For dinner, there was two types of potatoes, meat, and two types of salad. Everyone ate plenty of the food, which was very well prepared. This was also accompanied by the very Danish tradition of drinking påskebyrg (Easter brew) beer and schnapps. After that, we headed out on a walk, a tradition with this family. I thought that we were eating, but I soon learned that was wrong. Afterwards I got to have my first cheesecake in Denmark, which just like risalamande, was served with cherries. There was also a rhubarb chocolate tart type cake that was also very delicious. Approximately an hour and a half later, we all had soup.

In-between the walk and the cake, we also got to search for our Easter bags. Easter bags in Denmark usually contain some sort of chocolate treats. Ours were hidden in the yard area outside of the summer house, and I was relieved when the first one I found had my name on it. I must say, I was extremely excited over the discovery of marzipan chocolate eggs, and they do put malt chocolate eggs to shame.

My Easter this year consisted of a lot of hygge, getting to know a beautiful and kind family, going for walks on the beautiful Rømø, hunting for marzipan eggs in the yard, trying pickled eggs, and eating a massive amount of food. I might have only biked around three kilometers, but my Dansk Påske certainly did Easter justice for me.

Det har været en oplevelse her i Danmark, og glæder mig til, hvad der sker i de næste to måneder. Siden påske har jeg allerede set Verdensholdet i gymnastik, haft en lille tur til København, og set køer løber fri, efter de havde været indenfor hele vinteren. Jeg glæder mig meget til at fortælle om det i næste blog.

Påskeferie Fester og Haderslev Tur

Måske det er en smule sent, men god påske! Jeg har haft en dejlig ferie med masse af hygge og fester. Senere skal jeg skrive om påsken i Danmark, som er helt anderledes end i USA. Her får I et indblik i min påskeferie, dog uden en fortælling om de danske påsketraditioner.

One thing I have come to notice is that Danes sure have a lot of vacation. I was surprised when we has a whole week for fall break. It was nice getting a really long Christmas/New Years break. I would be lying if I said that I wasn’t surprised when we had yet another break in February. These series of week long breaks was finished with a week long break for Easter, known as Påske in Danish.

My class happened to be free after Thursday, so that meant that we had the entire Friday free. This turned out to be very good timing, because I got to meet up with a friend that I hadn’t seen in a long time.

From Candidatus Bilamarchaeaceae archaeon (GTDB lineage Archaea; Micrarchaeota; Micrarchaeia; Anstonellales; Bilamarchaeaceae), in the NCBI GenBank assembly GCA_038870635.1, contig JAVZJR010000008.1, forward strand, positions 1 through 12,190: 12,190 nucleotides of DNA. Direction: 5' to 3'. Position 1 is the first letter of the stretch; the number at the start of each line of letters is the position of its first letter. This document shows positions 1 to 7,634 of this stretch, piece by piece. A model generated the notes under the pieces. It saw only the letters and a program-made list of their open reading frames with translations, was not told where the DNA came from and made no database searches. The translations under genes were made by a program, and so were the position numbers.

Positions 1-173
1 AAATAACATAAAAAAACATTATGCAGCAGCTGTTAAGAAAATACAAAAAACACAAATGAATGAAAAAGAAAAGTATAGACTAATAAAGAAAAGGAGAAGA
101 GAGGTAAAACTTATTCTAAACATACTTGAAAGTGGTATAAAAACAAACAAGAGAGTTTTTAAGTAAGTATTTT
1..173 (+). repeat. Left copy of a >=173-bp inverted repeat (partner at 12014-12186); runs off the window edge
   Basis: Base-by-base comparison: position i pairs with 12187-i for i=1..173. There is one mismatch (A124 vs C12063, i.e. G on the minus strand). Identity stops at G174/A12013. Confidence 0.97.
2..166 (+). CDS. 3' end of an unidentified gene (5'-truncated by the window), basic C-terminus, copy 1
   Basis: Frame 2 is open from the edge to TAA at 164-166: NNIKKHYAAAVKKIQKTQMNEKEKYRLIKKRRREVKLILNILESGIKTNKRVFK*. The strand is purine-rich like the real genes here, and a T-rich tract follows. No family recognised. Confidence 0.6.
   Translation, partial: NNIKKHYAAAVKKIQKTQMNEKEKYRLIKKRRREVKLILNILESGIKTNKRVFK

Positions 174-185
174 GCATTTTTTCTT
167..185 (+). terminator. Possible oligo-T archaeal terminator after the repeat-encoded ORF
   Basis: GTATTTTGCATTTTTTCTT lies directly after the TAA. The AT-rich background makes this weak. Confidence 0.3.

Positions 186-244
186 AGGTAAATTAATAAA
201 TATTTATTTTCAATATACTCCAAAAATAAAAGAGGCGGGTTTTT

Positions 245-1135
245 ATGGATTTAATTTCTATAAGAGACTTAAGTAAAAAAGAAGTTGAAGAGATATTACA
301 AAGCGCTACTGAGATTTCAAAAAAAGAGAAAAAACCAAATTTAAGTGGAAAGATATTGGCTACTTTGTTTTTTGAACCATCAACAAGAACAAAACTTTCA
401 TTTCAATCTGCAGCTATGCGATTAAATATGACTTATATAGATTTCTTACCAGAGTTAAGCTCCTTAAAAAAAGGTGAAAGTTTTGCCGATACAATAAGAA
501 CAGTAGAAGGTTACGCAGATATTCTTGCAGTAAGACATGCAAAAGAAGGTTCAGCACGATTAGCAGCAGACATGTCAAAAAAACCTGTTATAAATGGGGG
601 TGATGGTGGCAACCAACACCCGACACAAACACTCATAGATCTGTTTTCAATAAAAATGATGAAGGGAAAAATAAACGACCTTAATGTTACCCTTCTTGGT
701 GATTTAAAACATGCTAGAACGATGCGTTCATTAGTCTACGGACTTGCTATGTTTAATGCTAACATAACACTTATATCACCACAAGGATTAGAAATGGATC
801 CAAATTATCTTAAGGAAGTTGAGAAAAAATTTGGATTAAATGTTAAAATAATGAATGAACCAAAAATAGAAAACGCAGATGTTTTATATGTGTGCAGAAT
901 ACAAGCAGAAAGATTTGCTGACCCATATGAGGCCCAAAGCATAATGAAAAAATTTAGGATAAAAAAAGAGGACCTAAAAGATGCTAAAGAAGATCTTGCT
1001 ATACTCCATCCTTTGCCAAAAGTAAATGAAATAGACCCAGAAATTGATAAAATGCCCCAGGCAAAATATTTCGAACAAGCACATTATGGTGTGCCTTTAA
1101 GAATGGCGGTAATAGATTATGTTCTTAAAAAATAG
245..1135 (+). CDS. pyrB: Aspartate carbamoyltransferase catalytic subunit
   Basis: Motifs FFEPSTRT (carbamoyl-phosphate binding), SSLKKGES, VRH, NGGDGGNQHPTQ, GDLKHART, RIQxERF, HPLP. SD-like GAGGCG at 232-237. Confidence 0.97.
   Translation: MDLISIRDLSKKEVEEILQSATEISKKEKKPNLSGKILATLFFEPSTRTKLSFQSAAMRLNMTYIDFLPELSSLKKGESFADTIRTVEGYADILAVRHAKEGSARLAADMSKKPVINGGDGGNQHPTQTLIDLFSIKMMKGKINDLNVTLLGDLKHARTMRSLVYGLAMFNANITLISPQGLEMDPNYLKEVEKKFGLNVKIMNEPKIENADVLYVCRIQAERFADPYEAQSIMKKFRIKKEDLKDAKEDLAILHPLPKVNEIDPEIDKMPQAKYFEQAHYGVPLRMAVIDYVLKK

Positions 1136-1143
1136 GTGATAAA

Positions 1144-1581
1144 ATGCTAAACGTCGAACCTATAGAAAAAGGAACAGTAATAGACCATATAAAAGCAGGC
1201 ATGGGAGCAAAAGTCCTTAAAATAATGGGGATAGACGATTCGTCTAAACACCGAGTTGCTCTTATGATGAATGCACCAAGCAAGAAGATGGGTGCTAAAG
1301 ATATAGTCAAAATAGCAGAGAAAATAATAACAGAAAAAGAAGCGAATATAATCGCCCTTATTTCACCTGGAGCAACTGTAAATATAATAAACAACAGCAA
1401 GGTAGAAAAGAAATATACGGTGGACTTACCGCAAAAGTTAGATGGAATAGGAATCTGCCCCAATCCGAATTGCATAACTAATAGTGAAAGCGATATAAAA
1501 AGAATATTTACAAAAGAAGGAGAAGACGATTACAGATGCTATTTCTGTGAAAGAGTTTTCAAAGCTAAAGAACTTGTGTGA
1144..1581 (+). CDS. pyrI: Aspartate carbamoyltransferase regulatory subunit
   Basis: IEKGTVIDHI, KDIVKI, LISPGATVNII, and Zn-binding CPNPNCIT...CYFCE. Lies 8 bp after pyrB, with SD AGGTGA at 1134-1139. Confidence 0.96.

Three years ago, I wanted to be an exchange student, but had no idea how. When we were hosting Saskia from Germany, she got the opportunity to go on a trip to Washington D.C. and New York City, and I had the chance to go with. On that trip I met lots of exchange students, but the only one I consistently stayed in contact with just happened to be Joane, who coincidentally lives in Northern Germany. She also happened to be going to a summer house on the same island – Rømø – that my host family was going to next week, and she and her mother decided to make the drive over from Rømø and visit Haderslev.

We soon realized that it was a bit interesting communication. I could speak Danish and English, Joane was fluent in English and German, and her mother spoke German. Since we had their beautiful young labrador retriever with, we actually ran into some Danes who wanted to say hello. When I talked with Danes, I would tell Joane what I said, who would tell her mother. Joane constantly translated to her mother what I said.

Our first stop was at Damparken, and after making a pit stop at the library to pick up some German brochures, we made our way to the Cathedral that Haderslev is known for,  and around old Haderslev a bit. Afterwards, it was time for a coffee shop break, so we headed over to Cafe Kridt. We feasted on all the classics there – Nachos, coffee, hot chocolate, and french fries – but the real adventure was in seeing how good the gluten free cake was. My Danish came in handy for a little bit when a young boy asked the gender of their adorable dog. It was so cool how we could communicate with ourselves and with Danes that only spoke Danish, despite my lack of German.

We walked up to and visited Kløften tower, and then headed over to Haderslev Katedralskole. My school is a decent school, and they were impressed with the quality. However, the best part of the school tour ended up being the bathrooms. At Haka, the bathroom doors have paintings on them, and the graffiti kind of took off from there. It’s so creative that our school magazine actually has a section about it, and in a strange way it does set our school apart from other schools in Denmark for the bathroom art department.